Jack Fisher fears for his mother’s life.
The 95-year-old woman resides at Milton Nursing & Rehabilitation Center. Fisher and others with loved ones at the facility learned by letter from its lead administrator this week that the nursing center could be called to admit new or returning residents who are discharged from hospitals and recovering from COVID-19.
Early case studies found people age 65 and older are most susceptible to severe symptoms, hospitalization and death, according to the Centers for Disease Control and Prevention (CDC).
“This is the absolute worst place you could ever take anybody you’d even suspect has the coronavirus,” Fisher said.
Milton Nursing isn’t alone.
The Pennsylvania Department of Health mandates that nursing facilities and other long-term care facilities accept “stable patients who have had the COVID-19 virus,” according to interim guidelines.
“Many of Pennsylvania’s nursing homes provide excellent care to residents, and have teams that address infection control the same as hospitals do,” Health Department Press Secretary Nate Wardle said.
“Our goal, of course, is that through people staying home and through flattening the curve, that our hospitals can absorb all COVID-19 patients without us needing to discharge those who are still sick, but only time will tell on that,” Wardle said.
Strict droplet precautions and patient segregation are among the steps Milton Nursing would take to protect uninfected residents and prevent the spread of COVID-19, according to the letter from Gary Plasschaert, the head administrator at the Milton facility.
“We are working with hospitals to review the resident types we would be asked to accept. Although this is a tough decision, I am confident that we have infection control practices that have been guided by the CDC and Dept. of Health to handle Covid positive residents and our current residents,” Plasschaert said in the letter.
Plasschaert wrote that the facility purchased and received donated protective gear for employees. He offered families help should they choose to seek a facility transfer if a COVID-19 patient joins the nursing home.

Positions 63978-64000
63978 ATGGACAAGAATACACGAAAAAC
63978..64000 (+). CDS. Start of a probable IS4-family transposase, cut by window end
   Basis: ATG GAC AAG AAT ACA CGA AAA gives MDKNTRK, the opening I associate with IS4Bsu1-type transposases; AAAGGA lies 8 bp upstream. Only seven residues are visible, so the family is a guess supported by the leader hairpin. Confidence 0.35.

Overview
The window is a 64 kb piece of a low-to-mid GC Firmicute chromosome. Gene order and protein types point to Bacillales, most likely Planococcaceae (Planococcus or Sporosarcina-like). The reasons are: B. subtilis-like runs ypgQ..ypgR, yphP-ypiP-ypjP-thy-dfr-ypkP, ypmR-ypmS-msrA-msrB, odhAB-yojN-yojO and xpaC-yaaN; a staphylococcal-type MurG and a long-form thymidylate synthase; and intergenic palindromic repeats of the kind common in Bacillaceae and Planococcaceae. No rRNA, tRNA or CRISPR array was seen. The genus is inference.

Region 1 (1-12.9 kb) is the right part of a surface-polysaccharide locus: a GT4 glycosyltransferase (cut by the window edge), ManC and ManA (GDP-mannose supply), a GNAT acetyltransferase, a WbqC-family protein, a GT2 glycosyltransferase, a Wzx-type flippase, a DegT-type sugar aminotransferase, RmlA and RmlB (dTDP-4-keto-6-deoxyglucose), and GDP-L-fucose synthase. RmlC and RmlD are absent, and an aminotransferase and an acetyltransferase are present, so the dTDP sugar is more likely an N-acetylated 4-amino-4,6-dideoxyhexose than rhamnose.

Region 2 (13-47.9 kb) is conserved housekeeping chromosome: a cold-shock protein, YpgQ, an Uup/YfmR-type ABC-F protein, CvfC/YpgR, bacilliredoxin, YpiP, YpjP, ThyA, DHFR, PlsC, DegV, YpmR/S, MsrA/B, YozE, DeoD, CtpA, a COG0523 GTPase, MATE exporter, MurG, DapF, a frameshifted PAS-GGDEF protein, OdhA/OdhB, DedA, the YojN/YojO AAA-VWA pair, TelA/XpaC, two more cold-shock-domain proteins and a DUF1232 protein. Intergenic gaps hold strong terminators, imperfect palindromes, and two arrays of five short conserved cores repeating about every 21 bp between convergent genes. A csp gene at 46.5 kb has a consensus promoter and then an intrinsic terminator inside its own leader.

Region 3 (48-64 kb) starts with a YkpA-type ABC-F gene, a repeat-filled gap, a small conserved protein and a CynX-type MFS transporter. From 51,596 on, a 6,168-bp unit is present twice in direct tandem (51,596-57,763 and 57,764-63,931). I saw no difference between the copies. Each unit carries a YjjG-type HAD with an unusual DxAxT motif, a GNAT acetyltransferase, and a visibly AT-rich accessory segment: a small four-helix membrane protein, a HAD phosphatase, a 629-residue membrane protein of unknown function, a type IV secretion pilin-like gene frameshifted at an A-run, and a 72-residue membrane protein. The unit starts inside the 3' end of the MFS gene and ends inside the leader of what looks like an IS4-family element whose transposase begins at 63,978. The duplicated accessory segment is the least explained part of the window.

The U.S. became the first country to surpass 100,000 cases on Friday and now leads the world in confirmed cases of the disease. That figures is likely far greater, experts believe, since those with mild symptoms aren’t prioritized for tests and the disease can be carried unknown in people who aren’t ill.
Health care experts the world over are attempting to maximize space and bed capacity as the virus continues its exponential spread in the United States and elsewhere.
Nursing facilities are one option to keep hospitals from over-crowding. Even hotels are under consideration. Pennsylvania Health Secretary Dr. Rachel Levine said hotel owners have volunteered use of the now-dormant buildings to host patients who are nearing full recovery and discharge home.
In Pennsylvania, most hospitalized patients actually fall into the 25-49 age-group; however, the majority of the 22 deaths reported so far have been patients age 65 or older, according to the Health Department.
Six residents of a Long Island nursing facility died following an outbreak. In Washington, the illness spread from a health care worker to the nursing home population where 23 residents, or nearly 30 percent of the facility, had the illness. Six nursing homes are being monitored in New Orleans for clusters of the coronavirus. At least 43 long-term care facilities in New Jersey had coronavirus cases, with one facility transferring its entire patient population — all 96 of whom were confirmed or presumed positive.
Fisher didn’t criticize staff at Milton Nursing but referenced criticisms found within the long-term nursing industry: inadequate levels of staffing and low wages. He questioned whether the industry is fit to handle this sudden pandemic and potentially fatal disease.
“How in the world are they ever going to increase staffing at Milton Nursing to handle any influx of additional patients, especially if they have the coronavirus?” Fisher asked.
State Rep. Lynda Schlegel Culver, R-108, spoke with Fisher herself. When she was through, she shared his concerns and her own with the office of Gov. Tom Wolf.
Culver recognized the need to maximize space in the continuing care of COVID-19 patients, a patient-base growing daily. She also acknowledged that the health of nursing home patients could be at risk.
“We are in absolutely new territory. With every decision made there’s going to be unintended consequences that we’re not prepared for,” Culver said. “I’m glad (Fisher) brought it to our attention. Otherwise, I wouldn’t have known.”
Brian Powers of Bedrock Care, the corporate owner of Milton Nursing, offered a prepared statement and a copy of the state’s nursing facility interim guidelines in response to questions about the issue.
“We are following guidance from president of the United States through the Centers for Medicare & Medicaid Services (CMS) and our governor of Pennsylvania via the PA Department of Health in order to support our health systems in any way possible in minimizing unnecessary burdens on an already overly taxed heath systems,” the statement read.
Grandview Nursing Home in Danville and RiverWoods in Lewisburg each declined comment while administrators at Nottingham Village in Northumberland and Buffalo Valley Lutheran Village in Lewisburg did not return messages seeking comment.